Other previously designed ARSCs have used other techniques to avoid the signal in the passband of Fsin folding back as noise into the Fsout passband. U.S. Pat. No. 6,834,292 (“the '292 patent”) describes a system where the input sampling rate is not directly converted to the output sampling rate. FIG. 2 illustrates an ARSC similar to the system used in the '292 patent. In FIG. 2, instead of outputting Fsout, ASRC 10 outputs a temporary sampling rate. This temporary sampling rate data is represented by S*Fsout, where S is a fixed constant. The temporary sampling rate is output from ASRC 10 to an external decimation filter 50. Decimation filter 50 decimates the temporary sampling data, S*Fsout, by the fixed constant S. This subsequently outputs the real output sampling rate, Fsout. By using a temporary sampling rate output, in instances where Fsin>Fsout, decimation filter 50 provides enough attenuation for the Fsout passband. The system implemented in FIG. 2 does not have to increase the order of the low pass filter or store a large amount of input data. However, this system has a number of significant drawbacks that make it undesirable.

One of the problems is that the system implemented in FIG. 2 and the '292 patent have an ASRC that no longer produces the output sampling rate (Fsout) as its output, but instead outputs S*Fsout. This is significantly larger than the maximum allowable output sample rate for Fsout. Since a determination of the interpolation ratio is based on the maximum allowable output sample rate and a desired bit accuracy, an ASRC that produces S*Fsout as an output would need to increase the interpolation ratio to maintain a desired bit accuracy. An increase in the interpolation ratio would necessitate an increase in the area of the chip, and lead to an increase in the power consumed by the system.

Thus there remains a need in the art for an efficient and cost-effective asynchronous sample rate converter that prevents a signal in the passband of Fsin from folding back as noise into the passband for Fsout, without increasing the order of the low pass filter or the interpolation ratio. There further remains a need in the art for a designed system to decrease area and decrease power consumption during operation.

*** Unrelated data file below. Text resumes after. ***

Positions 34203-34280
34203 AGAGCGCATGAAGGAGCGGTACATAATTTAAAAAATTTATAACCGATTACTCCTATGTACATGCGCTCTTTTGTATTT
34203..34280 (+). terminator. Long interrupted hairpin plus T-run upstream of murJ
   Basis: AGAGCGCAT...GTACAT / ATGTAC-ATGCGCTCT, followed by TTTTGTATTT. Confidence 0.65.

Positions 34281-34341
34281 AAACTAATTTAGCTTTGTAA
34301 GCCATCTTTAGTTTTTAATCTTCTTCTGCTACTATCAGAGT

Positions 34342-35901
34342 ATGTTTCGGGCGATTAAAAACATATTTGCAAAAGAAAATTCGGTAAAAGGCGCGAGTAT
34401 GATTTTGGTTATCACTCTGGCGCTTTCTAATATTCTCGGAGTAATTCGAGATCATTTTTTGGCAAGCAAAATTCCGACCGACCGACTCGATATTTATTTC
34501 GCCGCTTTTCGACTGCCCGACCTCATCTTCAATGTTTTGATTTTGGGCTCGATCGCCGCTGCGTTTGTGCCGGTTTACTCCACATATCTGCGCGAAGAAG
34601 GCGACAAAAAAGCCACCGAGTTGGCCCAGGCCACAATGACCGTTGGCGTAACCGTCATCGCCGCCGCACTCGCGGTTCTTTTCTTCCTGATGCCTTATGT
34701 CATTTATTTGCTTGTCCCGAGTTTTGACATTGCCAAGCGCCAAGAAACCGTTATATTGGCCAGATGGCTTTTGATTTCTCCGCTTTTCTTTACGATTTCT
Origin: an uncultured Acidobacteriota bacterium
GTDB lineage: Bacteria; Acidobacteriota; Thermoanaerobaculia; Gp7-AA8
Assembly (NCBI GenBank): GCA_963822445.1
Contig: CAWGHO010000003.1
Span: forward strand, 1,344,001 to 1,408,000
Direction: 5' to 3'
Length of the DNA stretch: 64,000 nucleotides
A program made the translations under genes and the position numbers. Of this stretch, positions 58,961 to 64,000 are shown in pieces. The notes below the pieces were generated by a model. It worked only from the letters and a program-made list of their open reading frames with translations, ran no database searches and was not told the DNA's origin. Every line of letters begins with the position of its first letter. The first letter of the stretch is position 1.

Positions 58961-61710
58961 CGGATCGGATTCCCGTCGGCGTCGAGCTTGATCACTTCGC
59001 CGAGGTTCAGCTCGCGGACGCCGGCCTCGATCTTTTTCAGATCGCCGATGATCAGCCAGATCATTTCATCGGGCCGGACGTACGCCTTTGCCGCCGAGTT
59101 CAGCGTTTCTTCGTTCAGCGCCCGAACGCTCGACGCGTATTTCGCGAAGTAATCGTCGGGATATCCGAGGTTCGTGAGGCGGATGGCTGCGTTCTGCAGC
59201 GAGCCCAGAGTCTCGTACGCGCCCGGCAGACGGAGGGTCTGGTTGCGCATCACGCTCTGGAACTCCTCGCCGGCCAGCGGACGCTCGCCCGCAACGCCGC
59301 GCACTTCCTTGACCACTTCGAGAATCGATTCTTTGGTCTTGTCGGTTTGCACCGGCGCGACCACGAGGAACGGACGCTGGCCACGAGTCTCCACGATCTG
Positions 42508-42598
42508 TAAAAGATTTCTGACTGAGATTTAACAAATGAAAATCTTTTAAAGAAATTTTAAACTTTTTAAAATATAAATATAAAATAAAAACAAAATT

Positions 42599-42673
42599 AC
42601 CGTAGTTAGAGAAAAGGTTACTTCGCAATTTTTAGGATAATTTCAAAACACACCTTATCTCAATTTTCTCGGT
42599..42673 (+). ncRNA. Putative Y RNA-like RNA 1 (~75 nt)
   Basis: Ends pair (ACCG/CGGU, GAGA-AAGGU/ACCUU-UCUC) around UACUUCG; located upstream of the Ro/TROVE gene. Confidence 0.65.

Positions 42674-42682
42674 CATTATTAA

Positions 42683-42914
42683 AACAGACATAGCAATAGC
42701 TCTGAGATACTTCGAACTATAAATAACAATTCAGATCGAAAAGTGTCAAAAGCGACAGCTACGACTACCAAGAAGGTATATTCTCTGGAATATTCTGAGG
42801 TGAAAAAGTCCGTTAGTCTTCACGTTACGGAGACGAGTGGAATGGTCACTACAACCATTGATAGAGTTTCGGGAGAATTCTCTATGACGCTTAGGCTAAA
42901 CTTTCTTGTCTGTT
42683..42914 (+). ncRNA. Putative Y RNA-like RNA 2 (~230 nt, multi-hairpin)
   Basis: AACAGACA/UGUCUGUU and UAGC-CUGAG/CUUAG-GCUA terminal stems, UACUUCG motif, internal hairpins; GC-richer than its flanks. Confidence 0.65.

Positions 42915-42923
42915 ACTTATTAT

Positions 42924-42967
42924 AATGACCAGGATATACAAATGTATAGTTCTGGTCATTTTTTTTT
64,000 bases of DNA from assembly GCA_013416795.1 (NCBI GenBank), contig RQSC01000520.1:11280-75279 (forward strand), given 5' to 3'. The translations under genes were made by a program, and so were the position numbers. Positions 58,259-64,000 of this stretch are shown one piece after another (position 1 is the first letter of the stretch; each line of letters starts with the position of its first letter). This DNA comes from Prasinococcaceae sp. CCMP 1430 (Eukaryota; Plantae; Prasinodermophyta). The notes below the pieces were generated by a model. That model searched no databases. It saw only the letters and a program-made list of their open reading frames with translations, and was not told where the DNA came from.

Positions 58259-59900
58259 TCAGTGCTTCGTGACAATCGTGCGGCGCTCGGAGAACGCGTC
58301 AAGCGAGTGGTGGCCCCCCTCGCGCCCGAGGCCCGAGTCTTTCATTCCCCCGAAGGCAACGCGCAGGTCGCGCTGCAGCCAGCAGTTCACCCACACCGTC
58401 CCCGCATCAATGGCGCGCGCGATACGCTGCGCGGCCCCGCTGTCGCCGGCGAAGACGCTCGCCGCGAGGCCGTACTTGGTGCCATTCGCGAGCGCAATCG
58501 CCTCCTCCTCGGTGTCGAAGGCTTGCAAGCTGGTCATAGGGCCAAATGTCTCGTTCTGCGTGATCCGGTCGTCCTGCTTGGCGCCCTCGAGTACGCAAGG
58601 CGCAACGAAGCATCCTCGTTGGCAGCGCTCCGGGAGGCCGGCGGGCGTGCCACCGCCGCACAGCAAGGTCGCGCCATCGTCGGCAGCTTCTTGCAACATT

BRIEF DESCRIPTION OF THE DRAWINGS

FIG. 1 is a diagram of a standard digital asynchronous sample rate converter.

FIG. 2 is a diagram of a digital asynchronous sample rate converter using a fixed external decimation filter.

FIG. 3 is a diagram of an asynchronous sample rate converter with an adaptive decimation rate controller, according to the present invention.

FIG. 4 is a diagram of the decimation filter of the asynchronous sample rate converter, according to the present invention.

FIG. 5 is a graph of the classification for decimation ratios made by the hysteresis algorithm of the adaptive decimation rate controller based on the Fsin/Fsout ratio.

DETAILED DESCRIPTION

The subject invention will now be described in detail for specific preferred embodiments of the invention, it being understood that these embodiments are intended only as illustrative examples and the invention is not to be limited thereto.

In asynchronous sample rate converters, prevention of the folding back of a signal in the passband of an input sample rate into the passband of the output sample may be done by adaptively controlling the decimation rate in the ASRC. Embodiments of the present invention may provide a fixed multi-stage interpolator, a rate converter with a linear interpolator, an adaptive decimation rate controller, and a multi-stage decimator. The adaptive decimation rate controller and the multi-stage decimator may output an adaptive decimation rate that is dependent on the ratio of the input sampling rate to the output sampling rate. Adaptively controlling the decimation rate may assist in limiting a temporary sample rate to being equal to or lower than the output sampling rate (Fsout), maintaining the performance of the low pass filter (without increasing the order). Embodiments of the present invention may allow for a decimation rate that is not exorbitantly high, which may allow for a reduction in the order of the decimation. In instances when Fsin<Fsout, embodiments of the present invention may provide for bypassing the decimation filter to save on power consumption.